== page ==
"WE MAY REHEARSE OUR LINES, OUR MOVEMENTS, AND OUR EXPRESSIONS," Bette Davis writes in the foreword to Edith Head's Hollywood, "but not until we finally slip into the costumes does everything come together so that we actually become the character. If we are not comfortable in those clothes, if they do not project the character, the costume designer has failed us. Edith Head never failed."
Bette Davis was just one of countless actors for whom Edith Head worked her sartorial magic. As chief designer at Paramount's costume department, Head designed for hundreds of films, starred in by some of Hollywood's most stellar leading ladies: Grace Kelly, Anne Baxter, Elizabeth Taylor, Audrey Hepburn, Gloria Swanson and Tippi Hedren, to name a few.
With a motto asserting that "the audience should notice the actors, not the clothes" Head created costumes that were flattering to the actors, but ultimately essential to the roles they played. It's hard to think of Anne Baxter's Nefertiri gowns without thinking of Anne Baxter, or Gloria Swanson's Norma Desmond ensembles without thinking of Gloria Swanson. There is no other skirt suit for Tippi Hedren to be attacked by "the birds" in, and no other anything for Audrey Hepburn to do her Funny Face dance in. Under Head's charge, the roles, actors and costumes appeared one and whole, in a congruence we now seldom see in contemporary film.
For a position she somewhat cheated her way into, Edith Head proved phenomenally deserving. In 1924, with no relevant training or experience, she applied for a costume sketch artist job at Paramount, using illustrations that weren't even her own. A decade later, she was chief designer, and with the establishment of the Academy Awards category for costume design, Head went on to make history with 35 nominations and eight wins. She still holds the record for the woman with the most number of Oscars.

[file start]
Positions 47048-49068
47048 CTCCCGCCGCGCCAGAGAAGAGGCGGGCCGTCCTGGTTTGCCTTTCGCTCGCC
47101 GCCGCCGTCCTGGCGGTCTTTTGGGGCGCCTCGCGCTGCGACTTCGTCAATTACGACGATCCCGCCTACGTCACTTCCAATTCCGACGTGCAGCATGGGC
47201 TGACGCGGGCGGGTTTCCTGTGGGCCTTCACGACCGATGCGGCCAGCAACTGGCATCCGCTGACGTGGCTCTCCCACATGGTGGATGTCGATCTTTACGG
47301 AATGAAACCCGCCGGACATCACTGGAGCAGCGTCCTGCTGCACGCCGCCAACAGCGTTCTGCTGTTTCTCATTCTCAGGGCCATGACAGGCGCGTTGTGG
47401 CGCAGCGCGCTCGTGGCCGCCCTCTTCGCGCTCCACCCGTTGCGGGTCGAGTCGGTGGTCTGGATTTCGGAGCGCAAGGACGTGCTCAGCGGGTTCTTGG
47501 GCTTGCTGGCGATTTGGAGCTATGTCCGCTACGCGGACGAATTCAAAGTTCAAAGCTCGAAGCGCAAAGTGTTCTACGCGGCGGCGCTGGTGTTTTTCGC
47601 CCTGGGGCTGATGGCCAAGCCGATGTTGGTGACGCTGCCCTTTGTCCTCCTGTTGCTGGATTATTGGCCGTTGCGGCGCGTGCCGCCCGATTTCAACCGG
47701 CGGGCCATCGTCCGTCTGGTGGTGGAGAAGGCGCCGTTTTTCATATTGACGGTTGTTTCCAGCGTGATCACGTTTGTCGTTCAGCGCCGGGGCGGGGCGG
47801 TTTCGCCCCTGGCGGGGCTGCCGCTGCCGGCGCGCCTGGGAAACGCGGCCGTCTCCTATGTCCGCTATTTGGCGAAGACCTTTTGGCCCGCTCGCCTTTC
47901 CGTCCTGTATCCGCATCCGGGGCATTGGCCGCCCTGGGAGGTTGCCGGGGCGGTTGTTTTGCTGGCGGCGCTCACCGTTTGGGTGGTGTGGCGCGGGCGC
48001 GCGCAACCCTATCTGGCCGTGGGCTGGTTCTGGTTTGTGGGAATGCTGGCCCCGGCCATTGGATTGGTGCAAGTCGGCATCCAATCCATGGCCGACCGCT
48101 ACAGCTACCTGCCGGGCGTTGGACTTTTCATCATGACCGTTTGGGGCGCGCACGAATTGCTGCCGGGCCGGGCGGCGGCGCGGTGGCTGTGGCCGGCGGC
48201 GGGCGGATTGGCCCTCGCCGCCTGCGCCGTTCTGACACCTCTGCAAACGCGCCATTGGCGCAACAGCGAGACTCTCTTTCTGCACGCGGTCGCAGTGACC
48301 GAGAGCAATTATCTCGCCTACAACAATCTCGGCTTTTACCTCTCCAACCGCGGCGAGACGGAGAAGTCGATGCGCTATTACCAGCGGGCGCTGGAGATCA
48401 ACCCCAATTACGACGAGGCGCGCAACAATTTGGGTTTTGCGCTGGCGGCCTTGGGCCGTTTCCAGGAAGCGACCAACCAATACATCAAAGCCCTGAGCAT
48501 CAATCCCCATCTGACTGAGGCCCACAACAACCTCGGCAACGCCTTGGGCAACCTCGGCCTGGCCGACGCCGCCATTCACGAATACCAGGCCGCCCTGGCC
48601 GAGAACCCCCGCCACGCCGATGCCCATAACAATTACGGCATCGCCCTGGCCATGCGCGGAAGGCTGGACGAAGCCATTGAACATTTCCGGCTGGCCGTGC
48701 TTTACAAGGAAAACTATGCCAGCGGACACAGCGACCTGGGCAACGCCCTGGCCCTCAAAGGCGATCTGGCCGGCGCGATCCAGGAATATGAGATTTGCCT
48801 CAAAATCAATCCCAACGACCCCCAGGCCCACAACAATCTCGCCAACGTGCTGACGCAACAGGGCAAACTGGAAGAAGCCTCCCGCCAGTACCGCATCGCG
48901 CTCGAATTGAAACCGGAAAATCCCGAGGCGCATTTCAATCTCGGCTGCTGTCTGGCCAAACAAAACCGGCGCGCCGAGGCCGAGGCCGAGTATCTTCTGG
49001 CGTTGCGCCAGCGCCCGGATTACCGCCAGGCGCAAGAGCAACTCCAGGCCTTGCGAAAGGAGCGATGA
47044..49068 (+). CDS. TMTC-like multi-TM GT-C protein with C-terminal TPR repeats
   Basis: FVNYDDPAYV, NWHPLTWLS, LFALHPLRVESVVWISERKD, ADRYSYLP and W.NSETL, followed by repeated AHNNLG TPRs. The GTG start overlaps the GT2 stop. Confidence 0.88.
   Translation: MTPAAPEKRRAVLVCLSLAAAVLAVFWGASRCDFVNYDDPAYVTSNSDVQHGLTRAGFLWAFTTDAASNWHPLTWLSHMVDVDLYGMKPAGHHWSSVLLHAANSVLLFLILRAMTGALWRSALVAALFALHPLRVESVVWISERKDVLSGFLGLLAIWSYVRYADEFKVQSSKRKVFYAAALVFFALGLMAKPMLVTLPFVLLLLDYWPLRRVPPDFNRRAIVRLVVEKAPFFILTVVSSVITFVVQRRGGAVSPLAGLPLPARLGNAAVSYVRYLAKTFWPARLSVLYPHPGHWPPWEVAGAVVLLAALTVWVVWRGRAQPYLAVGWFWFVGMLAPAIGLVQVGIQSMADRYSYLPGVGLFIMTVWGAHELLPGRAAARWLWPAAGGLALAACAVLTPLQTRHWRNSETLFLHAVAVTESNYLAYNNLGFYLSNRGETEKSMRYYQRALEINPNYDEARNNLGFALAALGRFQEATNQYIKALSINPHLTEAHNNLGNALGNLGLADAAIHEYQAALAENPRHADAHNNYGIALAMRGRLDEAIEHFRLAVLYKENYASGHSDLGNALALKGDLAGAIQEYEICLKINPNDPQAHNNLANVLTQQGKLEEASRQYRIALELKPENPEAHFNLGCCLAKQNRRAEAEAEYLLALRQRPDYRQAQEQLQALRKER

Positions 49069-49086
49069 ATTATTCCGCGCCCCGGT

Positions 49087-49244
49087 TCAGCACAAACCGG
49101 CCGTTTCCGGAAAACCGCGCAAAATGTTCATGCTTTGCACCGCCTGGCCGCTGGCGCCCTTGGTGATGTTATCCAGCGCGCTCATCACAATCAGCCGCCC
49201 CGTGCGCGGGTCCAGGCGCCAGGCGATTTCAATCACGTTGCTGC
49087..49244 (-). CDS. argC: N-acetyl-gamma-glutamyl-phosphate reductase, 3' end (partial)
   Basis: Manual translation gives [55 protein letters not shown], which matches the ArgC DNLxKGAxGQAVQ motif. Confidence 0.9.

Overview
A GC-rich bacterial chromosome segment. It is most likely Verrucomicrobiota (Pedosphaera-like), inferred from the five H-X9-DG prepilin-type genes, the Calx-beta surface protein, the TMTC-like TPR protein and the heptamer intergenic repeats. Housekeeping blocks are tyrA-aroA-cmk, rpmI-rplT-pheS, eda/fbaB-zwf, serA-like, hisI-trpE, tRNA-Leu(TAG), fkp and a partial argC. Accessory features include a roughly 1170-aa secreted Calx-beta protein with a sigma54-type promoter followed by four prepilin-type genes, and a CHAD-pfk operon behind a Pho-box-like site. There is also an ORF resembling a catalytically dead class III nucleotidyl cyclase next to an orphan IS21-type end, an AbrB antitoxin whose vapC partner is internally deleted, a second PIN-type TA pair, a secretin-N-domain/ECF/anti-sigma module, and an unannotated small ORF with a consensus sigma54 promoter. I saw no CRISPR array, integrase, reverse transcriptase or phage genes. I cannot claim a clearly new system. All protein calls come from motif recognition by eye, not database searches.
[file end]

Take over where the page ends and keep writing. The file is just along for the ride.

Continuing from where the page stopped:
Edith Head worked industriously until her death in 1981, ending a career that spanned 57 years. For what would have been her 116th birthday, on this day last year, Head was commemorated with a Google Doodle featuring six of her costumes.
It feels almost serendipitous for a person, born just days before Halloween, to fashion a career in costume design. "Between magic and camouflage," as she herself put it, Head's work embodies the might and the mirth of costume, in transforming its wearers, and how other people perceive those wearers. "What a costume designer does" she said, "is a cross between magic and camouflage. We create the illusion of changing the actors into what they are not. We ask the public to believe that every time they see a performer on the screen, he's become a different person."
Comforting to know that we can emulate new personas with clothing and costume. What will you wear today?
Edith Head, Grace Kelly, Audrey Hepburn, Gloria Swanson, Bette Davis, and Anne Baxter, images from oscars.org, fanpop.com, icollector.com, christies.com, gonemovies.com, classicflix.com, gettyimages.com